Category Archives: women

Street Harassment or Public Flirtation? How do we define it?

“God Bless you darling”

“Have a good day dimples.”

Those are the two I’ve heard addressed towards me this week and I thanked them both politely and went about my day. I imagine that these comments might be unwanted by a different woman walking down the street and I can appreciate and respect that. But I would hope that she could also open her mouth and say, “No thank you.” or “I don’t appreciate that, will you please stop?”

Ever since the video of Roberts’ recorded experience of being addressed by strange men in the street was released, my nerves have been somewhat on edge whenever an online conversation flares up which generalizes or defines what occurred flatly as “Street Harassment” that should be criminalized. What is “Street Harassment” please? Who does it and what does the face of a possible campaign against it look like? Who would it serve?

“Hey Ma, my man over there thinks you’re cute and wants your number.” That’s one I used to hear endlessly in High School.

If you think the guy is cute, is it still “street harassment” because thousands of hook ups and even marriages begin this way.

When single women go to bars to meet men, those men are strangers. This game the sexes have always played has required men to be the initiators and for women to be the ones who decide whether they will respond affirmatively or with displeasure for what ever reasons.

For me, harassment whether in the street or in the office or in a bar, club, or wherever is what occurs after you have expressed the desire to no longer be pursued. Men will pursue. That’s what they do. That is what we have required them to do. And I don’t care how anti-feminist or offensive this sounds but it’s what many women like them to do.

I was hanging out with a male friend of mine yesterday and I asked him he felt about this issue. Interestingly he is the second Black male who told me he didn’t really care about it but started paying attention when he noticed that most all the men in the video were of color.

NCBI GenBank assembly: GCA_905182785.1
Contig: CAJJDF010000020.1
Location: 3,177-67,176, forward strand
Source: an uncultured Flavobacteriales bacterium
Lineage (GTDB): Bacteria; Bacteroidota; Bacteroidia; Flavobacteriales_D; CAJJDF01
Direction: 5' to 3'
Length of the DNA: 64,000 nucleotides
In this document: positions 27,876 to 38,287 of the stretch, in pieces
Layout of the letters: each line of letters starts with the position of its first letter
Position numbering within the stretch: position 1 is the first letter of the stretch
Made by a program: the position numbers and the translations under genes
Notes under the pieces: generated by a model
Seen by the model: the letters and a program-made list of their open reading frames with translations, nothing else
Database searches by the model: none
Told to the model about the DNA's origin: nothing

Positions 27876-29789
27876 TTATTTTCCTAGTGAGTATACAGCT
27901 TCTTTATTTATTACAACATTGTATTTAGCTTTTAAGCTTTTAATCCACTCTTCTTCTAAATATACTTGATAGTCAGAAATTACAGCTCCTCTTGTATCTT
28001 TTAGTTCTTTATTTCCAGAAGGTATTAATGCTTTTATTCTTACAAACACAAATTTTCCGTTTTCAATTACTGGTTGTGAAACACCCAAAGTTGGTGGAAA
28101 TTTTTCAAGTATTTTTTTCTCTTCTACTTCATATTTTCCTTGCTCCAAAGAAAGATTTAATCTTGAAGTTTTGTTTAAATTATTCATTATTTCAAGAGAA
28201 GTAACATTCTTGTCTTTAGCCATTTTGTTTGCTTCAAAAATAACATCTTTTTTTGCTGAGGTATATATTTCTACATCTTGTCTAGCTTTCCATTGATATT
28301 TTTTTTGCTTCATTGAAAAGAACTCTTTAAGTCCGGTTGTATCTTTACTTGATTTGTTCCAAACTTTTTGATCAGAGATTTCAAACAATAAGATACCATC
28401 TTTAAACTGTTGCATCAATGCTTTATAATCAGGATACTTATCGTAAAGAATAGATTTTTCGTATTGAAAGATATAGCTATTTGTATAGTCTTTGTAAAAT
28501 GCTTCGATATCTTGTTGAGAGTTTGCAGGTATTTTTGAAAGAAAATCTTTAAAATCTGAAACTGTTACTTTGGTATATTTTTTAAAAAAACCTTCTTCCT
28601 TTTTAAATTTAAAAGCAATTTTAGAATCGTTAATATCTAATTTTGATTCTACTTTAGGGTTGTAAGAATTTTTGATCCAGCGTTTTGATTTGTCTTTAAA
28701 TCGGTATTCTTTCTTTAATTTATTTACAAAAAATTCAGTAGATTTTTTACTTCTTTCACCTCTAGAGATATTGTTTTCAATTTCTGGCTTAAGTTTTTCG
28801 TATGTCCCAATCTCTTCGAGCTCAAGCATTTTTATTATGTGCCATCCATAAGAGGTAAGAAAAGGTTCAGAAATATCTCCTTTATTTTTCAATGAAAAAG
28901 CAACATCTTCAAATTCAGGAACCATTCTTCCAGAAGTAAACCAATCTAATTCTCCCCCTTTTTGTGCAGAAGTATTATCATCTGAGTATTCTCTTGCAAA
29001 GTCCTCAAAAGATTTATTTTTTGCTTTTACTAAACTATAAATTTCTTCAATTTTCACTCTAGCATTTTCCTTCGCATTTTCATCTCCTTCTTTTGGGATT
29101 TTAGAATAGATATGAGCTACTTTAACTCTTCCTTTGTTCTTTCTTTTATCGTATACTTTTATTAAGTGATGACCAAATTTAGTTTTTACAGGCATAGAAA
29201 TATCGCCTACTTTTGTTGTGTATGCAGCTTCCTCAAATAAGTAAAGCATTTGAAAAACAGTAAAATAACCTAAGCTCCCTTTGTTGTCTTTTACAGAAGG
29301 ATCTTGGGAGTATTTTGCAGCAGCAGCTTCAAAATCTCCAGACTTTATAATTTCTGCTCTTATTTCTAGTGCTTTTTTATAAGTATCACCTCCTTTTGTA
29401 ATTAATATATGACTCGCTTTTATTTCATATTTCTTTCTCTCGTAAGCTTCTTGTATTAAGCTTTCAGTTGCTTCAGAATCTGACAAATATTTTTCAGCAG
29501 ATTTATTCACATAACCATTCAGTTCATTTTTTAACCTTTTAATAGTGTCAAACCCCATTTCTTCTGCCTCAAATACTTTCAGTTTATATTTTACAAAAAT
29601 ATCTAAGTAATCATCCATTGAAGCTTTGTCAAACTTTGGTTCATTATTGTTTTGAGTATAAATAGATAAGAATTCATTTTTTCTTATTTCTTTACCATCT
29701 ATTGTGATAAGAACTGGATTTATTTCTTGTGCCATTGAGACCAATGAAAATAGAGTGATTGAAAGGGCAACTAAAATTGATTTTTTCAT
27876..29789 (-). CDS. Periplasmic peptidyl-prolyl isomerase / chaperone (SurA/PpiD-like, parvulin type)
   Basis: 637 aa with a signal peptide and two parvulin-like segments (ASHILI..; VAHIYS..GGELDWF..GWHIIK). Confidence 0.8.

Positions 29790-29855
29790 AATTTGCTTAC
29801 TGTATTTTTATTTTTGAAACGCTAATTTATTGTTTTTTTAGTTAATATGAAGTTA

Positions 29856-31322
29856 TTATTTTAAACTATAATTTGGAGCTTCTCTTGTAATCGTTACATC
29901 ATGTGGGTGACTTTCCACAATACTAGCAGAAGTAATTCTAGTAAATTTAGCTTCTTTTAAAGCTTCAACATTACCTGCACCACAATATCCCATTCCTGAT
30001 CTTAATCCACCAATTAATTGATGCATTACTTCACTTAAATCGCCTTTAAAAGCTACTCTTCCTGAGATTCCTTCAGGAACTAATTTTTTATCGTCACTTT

As to the question of how men would respond if it was the other way around and woman were always cat calling, whistling and making kissy noises at them, please! Does anyone need to take a poll or do a hidden camera segment to know what the overwhelming response to that would be?

That would save men like 80% of their time!

I’m not saying I haven’t had men say things to me in the street that I haven’t found infuriating. But I always chalk it up to that one particular guy or incident, not all men and certainly not all Black men. I can’t even imagine how I could! I guess I’ve just never found it to be an issue for me.

Now I get how patriarchy plays into our internalized normalization of this occurrence but as women with intelligence, voices, and power, we also have to be aware of the ways in which we contribute to the appropriation of gendered social cues. Because to me, there are situations in which the same women who hate to be called out in the street, require this same amount of assertion in a setting where they crave attention and flattery. Again, if the attention is unwanted and this has been made clear but still continues, you are now dealing with a harassment case.

Do I think a man is wrong or bad mannered or a rapist just because he says something to me I don’t want to hear in the street? No. But if he pursues me after I have made it clear I have zero interest, then he has a problem. And at that point, I have to do what I can to protect myself and my rights.

And finally, compliments from men I don’t know in the street have yielded feelings of positive reinforcement for me on several occasions. I’m not saying I know who is harmless or who is potentially dangerous. I’ve also gotten compliments from women in the street and love those as well! What I’m saying is, I wish there was more carefulness around the definition of “street harassment” and not this dangerous lumping in of “How are you today”s and “God Bless you”s and “You’re beautiful”s with a general sense of being made to feel unsafe.

Roberts also makes a general statement about places where people don’t experience harassment.

“People don’t put up with harassment at work, at school, at home. And we shouldn’t have to put up with it in the streets. I have a right to feel safe.”

WHAT????

Women get harassed everywhere and have been for ages! They’re being harassed this second. If she only gets harassed in the streets and not at school or in the office than good for her but that sounds kind of like a generalization to me. Who are these people who don’t get harassed at work or in school or at home? What strange new world does she live in and can I visit? I just feel like this issue has become about about one women’s experience and I don’t seek to undervalue her experience or her feelings but I worry that her testimony speaks for the experience of other women in ways that are not accurate and I hate it when one person speaks for others in even the smallest ways without checking in on them. There has to be an attempt at balanced and fair reporting that includes opposing viewpoints in order to have a truly constructive conversation about this issue.